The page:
Jo Stafford

Jo Stafford, a perfect singer, died on Wednesday. She was ninety years old. There will be obituaries this morning in newspapers all over the world. Web sites have them already. Many people who read them will be hearing of her for the first time because in the 1960s, at the top of her game, she walked away from the music business. Tributes to Jo and memories of her showed up today across the internet. My artsjournal colleague Terry Teachout has a fine one, as does Bill Reed. I know of no better line of description about Jo’s singing than this one from Gene Lees in his book Singers and the Song II:

Possibly it was her way of letting a song happen rather than shoving it at you soaked in personal style.

Here’s what Gene had in mind:

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Comments

  1. John Birchard says

    Doug:
    In the early 1960s, I was music director for WCCC AM&FM in Hartford, Connecticut. As such, I had to audition all new recordings that arrived at the stations for possible airplay. One day, an album from (I believe) RCA Victor arrived touting the talents of Jonathan and Darlene Edwards, a sensational new lounge act popular in Europe. I put the disc on the turntable and started reading the liner notes as the music began. At first, I didn’t notice it… the flat note here, the sharp there… the dropped measure and slightly screwy harmonies. But they penetrated my consciousness and I thought, “What the hell…?”. And then I realized it was a joke, a wonderful, sophisticated joke by a pair of people who were so good at music, they could be bad for the fun of it.
    Of course, the truth emerged after awhile – it was Jo Stafford and Paul Weston. They went on to win a comedy Grammy for a subsequent album. I don’t think Jonathan and Darlene were their greatest accomplishment, but it’s a monument to two people who were comfortable with their own talents and had a remarkable sense of humor.
    And, for what it’s worth, my favorite Stafford song was “You Belong to Me”….as smooth and tasty as Breyer’s French Vanilla.
    John Birchard
    (The original Greatest Hits of Jonathan and Darlene Edwards is out of print, but volume II is still available at:http://www.amazon.com/Jonathan-Darlenes-Greatest-Hits-II/dp/B0000010KD . Mr. Birchard is the Rifftides Washington, DC, correspondent — DR)

  2. says

    Every Friday night, I produce and host live my show MOSTLY BIG BANDS…on 90.3 FM, KEDM, Monroe, Louisiana.
    My two-hour show on Friday was “Remembering Jo Stafford.” Of course, I had to play some Jonathan &Darlene cuts. Anyone who’d like a copy of my play list, feel free to e-mail me. I list titles, artist and album #. Corinthian is Stafford’s personal label. The J&D material and other albums are still available.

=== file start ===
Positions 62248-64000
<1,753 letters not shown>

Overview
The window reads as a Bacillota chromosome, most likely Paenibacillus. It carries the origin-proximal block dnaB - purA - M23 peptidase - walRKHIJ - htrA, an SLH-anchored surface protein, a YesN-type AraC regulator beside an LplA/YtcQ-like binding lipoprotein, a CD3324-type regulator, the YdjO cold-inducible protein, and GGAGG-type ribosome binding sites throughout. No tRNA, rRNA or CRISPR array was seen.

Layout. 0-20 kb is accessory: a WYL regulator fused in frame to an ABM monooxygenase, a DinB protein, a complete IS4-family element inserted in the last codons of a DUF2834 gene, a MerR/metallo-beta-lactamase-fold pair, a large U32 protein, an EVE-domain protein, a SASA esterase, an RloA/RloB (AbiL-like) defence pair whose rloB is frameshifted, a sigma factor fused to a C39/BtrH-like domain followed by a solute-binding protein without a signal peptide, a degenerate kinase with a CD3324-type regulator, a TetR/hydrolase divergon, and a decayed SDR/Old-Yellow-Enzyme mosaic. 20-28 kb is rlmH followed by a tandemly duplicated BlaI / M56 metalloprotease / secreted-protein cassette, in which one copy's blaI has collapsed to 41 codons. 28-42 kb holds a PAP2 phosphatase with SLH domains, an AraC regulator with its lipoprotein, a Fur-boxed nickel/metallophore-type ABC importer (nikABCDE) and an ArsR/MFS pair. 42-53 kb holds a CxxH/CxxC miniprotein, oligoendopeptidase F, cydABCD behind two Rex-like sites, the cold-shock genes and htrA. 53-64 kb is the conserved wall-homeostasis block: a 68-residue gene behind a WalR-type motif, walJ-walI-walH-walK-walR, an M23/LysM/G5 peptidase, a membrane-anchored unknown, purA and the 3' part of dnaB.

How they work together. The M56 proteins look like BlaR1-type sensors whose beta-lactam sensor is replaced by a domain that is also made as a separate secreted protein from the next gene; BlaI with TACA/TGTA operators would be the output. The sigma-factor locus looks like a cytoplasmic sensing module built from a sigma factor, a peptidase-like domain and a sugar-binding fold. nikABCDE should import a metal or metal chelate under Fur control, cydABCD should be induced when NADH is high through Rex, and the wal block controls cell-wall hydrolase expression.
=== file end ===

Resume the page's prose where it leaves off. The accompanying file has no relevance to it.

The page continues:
There is a wonderful web site devoted to Jo and Paul.
    http://web.cfa.arizona.edu/westonstafford/

  3. Rich Juliano says

    The first “Jonathan and Darlene Edwards” LP was iconic in our musically-inclined house when I grew up. My Dad – a fine tenor player himself – thought it was about the funniest thing he had ever heard and played it for me and the other more musical siblings many times over the years (and this was a good 20-30 years after the LP’s release). Dad is gone now but one of my brothers got out the record about a year ago and we had a reunion. I fully agree that they were “so good at music, they could be bad for the fun of it.” Intentionally playing/singing badly, especially in such a clever way, is yet another lost art. RIP

  4. Alexander says

    In 1950 Jo Stafford hosted a program on the Voice of America called ” How you as an individual can help build a better world”. It was the first time I heard her voice. I was in Junior High and wrote to her and after 3 weeks received an album with her recordings. I enjoy very much listening to her most beautiful voice, no other vocalist ever could match.

  5. michael dennis says

    I remember looking through my Dad’s 78′s for the pretty song about the pyramids along the Nile,looking and sampling every disc with a girl’s name on it.I was pretty young in the early seventies,it seems now, didn’t know any girls named “Jo”, and it was years before I saw the light(s). December 31 last,I was getting ready to go out with friends and was listening to a Jo Stafford CD; thought I’d find out how’s she doin’ nowadays. Am I always the last to know?

  6. Longy says

    Jo Stafford was born the same year as my dad. As a youngster I remember he and his mates arguing about who had the best voice, and the list was impressive. Rosemary Cloony, Dinah Shore et al. I loved them all but for Jo I’ve always had a soft spot. She was one of those rare talents who could cross all the genres with ease. I still play her stuff and now my kids know who she is. What better credit could someone have but to reach across the generations as well.